Israel reopened Jerusalem's Noble Sanctuary-Temple Mount compound on Sunday, drawing a protest by Muslim religious authorities over the installation of metal detectors at entrances two days after a deadly shooting.
On Friday, three Arab-Israeli gunmen shot dead two Israeli policemen on the outskirts of the holy site, holy to Muslims and Jews, and were then killed by Israeli security forces. It was one of the most serious attacks in the area in years.
Israeli authorities then closed the compound, citing security concerns, hours before Muslim Friday prayers.
That move prompted anger among Muslim worshippers and was condemned by Palestinian religious and political leaders, Jordan and the Organisation of Islamic Cooperation. Two of the nine gates to the site, known to Muslims as Noble Sanctuary and to Jews as Temple Mount, were back in operation in what Israel described as a gradual reopening.
Leaders of the Muslim religious trust that runs the site urged worshippers not to pass through the metal detectors, describing them as a violation of a delicate status quo with Israel and held a prayer service next to the devices.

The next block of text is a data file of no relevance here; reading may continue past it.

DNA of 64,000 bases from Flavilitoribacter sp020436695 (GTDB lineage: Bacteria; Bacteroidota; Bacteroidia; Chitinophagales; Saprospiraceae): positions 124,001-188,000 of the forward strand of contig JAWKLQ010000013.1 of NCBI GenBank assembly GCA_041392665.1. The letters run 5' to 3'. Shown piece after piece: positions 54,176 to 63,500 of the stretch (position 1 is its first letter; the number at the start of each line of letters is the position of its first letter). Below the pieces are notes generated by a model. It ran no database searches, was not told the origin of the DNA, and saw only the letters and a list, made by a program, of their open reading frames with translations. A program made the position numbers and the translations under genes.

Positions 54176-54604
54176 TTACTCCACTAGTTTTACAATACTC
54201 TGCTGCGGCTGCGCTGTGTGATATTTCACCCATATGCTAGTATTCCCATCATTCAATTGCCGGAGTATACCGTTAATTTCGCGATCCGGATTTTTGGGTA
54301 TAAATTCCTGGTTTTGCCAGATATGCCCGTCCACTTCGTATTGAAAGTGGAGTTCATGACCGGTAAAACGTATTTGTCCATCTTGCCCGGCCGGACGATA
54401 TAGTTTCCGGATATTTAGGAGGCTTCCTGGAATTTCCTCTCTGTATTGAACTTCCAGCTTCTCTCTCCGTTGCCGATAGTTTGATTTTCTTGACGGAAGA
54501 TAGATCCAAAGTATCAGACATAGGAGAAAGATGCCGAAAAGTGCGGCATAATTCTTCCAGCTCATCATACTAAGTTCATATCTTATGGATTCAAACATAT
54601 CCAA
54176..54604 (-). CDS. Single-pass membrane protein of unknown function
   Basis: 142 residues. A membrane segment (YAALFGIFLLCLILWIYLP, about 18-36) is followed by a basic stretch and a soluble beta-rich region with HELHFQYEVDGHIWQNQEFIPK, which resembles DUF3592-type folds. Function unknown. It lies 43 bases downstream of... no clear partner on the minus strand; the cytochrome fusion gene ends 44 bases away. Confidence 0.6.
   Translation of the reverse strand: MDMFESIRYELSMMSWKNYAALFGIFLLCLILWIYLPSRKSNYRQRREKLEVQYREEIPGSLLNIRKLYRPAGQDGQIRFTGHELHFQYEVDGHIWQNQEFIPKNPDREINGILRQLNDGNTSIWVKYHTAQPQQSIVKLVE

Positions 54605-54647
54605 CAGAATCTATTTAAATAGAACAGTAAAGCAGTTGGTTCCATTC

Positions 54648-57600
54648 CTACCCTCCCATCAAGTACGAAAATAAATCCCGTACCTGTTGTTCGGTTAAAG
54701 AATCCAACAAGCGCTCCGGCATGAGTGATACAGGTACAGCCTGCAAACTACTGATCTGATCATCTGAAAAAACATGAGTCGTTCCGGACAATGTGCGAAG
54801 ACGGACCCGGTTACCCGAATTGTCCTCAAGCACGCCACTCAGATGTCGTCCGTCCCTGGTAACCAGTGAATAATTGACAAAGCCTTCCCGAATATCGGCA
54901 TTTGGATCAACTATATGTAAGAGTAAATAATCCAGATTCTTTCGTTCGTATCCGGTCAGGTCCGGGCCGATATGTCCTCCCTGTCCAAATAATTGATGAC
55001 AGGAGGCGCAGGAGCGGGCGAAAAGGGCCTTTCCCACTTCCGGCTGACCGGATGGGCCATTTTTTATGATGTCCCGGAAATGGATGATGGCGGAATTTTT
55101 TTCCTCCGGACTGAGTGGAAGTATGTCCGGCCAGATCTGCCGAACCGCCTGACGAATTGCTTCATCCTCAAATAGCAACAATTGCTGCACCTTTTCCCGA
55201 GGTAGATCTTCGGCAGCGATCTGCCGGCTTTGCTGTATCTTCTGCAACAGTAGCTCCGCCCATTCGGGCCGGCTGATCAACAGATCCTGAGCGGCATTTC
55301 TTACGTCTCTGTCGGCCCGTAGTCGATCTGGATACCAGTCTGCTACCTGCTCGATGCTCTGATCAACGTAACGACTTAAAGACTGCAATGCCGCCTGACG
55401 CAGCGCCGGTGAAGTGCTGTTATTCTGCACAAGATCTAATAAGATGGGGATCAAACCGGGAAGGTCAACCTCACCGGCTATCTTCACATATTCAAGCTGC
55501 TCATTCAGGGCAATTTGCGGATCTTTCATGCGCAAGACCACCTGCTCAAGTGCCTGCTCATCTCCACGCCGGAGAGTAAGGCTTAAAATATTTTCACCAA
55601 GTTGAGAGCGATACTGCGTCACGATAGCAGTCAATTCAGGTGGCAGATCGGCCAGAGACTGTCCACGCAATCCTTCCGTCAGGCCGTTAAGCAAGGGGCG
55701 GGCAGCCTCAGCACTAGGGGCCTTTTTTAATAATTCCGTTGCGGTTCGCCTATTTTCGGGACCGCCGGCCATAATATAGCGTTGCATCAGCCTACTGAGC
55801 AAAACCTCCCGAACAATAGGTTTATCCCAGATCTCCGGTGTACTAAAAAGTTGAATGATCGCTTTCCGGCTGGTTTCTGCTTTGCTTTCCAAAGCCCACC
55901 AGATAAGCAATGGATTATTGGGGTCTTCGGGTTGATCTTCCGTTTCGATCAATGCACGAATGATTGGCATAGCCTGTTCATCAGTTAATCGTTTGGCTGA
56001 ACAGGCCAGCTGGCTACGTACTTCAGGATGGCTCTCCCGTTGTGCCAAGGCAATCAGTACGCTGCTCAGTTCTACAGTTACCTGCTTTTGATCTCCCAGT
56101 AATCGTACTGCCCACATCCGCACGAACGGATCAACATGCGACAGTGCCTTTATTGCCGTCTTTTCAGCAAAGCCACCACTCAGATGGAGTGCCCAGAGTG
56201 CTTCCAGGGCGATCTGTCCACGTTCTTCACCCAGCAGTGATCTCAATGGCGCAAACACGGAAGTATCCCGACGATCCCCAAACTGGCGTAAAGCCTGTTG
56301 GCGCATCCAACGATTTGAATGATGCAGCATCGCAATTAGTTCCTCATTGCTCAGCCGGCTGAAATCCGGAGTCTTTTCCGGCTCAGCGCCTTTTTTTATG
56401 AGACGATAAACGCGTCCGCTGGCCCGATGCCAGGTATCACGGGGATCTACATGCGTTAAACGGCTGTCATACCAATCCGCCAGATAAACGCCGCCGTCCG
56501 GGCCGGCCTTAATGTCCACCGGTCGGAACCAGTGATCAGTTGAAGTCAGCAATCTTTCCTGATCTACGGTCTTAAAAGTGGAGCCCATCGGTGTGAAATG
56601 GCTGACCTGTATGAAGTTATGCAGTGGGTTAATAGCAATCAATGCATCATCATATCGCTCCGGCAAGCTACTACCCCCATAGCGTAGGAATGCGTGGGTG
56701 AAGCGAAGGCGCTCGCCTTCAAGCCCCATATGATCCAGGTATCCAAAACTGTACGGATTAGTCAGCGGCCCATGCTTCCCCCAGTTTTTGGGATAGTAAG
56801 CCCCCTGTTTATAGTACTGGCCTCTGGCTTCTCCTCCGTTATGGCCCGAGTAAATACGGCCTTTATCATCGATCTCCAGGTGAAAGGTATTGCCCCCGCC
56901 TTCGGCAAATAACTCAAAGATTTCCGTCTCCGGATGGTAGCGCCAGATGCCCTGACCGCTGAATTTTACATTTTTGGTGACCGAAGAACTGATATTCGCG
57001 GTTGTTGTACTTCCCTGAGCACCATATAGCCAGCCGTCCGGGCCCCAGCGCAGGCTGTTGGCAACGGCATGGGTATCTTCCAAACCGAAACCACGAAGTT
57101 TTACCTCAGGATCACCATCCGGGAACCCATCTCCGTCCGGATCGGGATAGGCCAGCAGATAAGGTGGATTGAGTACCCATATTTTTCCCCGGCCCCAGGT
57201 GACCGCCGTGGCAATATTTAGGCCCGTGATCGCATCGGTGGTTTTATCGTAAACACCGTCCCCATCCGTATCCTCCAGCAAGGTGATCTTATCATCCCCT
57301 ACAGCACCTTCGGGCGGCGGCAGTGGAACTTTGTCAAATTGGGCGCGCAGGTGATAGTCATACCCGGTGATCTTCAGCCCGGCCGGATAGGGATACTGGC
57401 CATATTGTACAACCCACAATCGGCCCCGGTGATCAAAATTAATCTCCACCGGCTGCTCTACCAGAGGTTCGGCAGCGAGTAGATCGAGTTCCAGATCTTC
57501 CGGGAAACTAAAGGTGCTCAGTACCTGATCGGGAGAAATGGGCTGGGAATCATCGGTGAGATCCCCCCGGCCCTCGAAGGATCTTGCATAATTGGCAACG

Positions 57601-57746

Some Palestinians and tourists ignored the call, while at the second entrance more people headed into the compound, Reuters photographers said. Police said 200 people had entered some 90 minutes after the reopening.
The area, in the eastern part of Jerusalem captured by Israel in a 1967 Middle East war, houses the Aqsa Mosque and the golden Dome of the Rock. It is adjacent to the Western Wall, the holiest site where Jews are permitted to pray.
The site has proved a tinder-box in the Israeli-Palestinian conflict in the past. Under the status quo agreement, which Prime Minister Benjamin Netanyahu pledged late on Saturday to continue to uphold, Jews are allowed to enter the compound under close supervision, but only Muslims are permitted to worship there.
Palestinians want East Jerusalem as the capital of a state they seek in the occupied West Bank and the Gaza Strip. Israel views all of Jerusalem as its capital, a claim that has not won international recognition. In a move promoted by an ultranationalist political party, an Israeli cabinet forum on Sunday approved a bill that would require any territorial handovers in East Jerusalem to be ratified by at least 80 of parliament's 120 members.
Legal analysts noted, however, that if the law is adopted by parliament – where it now goes for a series of votes – it can be overturned in the future by a majority of 61 legislators.